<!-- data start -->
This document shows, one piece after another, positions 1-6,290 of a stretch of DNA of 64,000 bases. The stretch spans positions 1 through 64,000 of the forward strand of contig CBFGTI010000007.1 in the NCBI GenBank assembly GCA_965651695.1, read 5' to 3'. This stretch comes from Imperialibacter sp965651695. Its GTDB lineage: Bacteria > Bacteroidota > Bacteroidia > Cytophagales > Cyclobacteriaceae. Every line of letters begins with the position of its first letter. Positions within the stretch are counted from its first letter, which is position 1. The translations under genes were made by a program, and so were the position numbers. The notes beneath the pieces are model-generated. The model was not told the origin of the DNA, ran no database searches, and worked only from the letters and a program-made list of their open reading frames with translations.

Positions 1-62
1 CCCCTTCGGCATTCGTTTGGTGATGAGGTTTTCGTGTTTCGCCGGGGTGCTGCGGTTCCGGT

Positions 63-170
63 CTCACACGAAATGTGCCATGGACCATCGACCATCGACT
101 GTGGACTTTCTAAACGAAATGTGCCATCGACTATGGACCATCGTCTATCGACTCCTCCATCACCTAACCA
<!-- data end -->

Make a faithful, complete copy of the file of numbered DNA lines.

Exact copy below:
This document shows, one piece after another, positions 1-6,290 of a stretch of DNA of 64,000 bases. The stretch spans positions 1 through 64,000 of the forward strand of contig CBFGTI010000007.1 in the NCBI GenBank assembly GCA_965651695.1, read 5' to 3'. This stretch comes from Imperialibacter sp965651695. Its GTDB lineage: Bacteria > Bacteroidota > Bacteroidia > Cytophagales > Cyclobacteriaceae. Every line of letters begins with the position of its first letter. Positions within the stretch are counted from its first letter, which is position 1. The translations under genes were made by a program, and so were the position numbers. The notes beneath the pieces are model-generated. The model was not told the origin of the DNA, ran no database searches, and worked only from the letters and a program-made list of their open reading frames with translations.

Positions 1-62
1 CCCCTTCGGCATTCGTTTGGTGATGAGGTTTTCGTGTTTCGCCGGGGTGCTGCGGTTCCGGT

Positions 63-170
63 CTCACACGAAATGTGCCATGGACCATCGACCATCGACT
101 GTGGACTTTCTAAACGAAATGTGCCATCGACTATGGACCATCGTCTATCGACTCCTCCATCACCTAACCA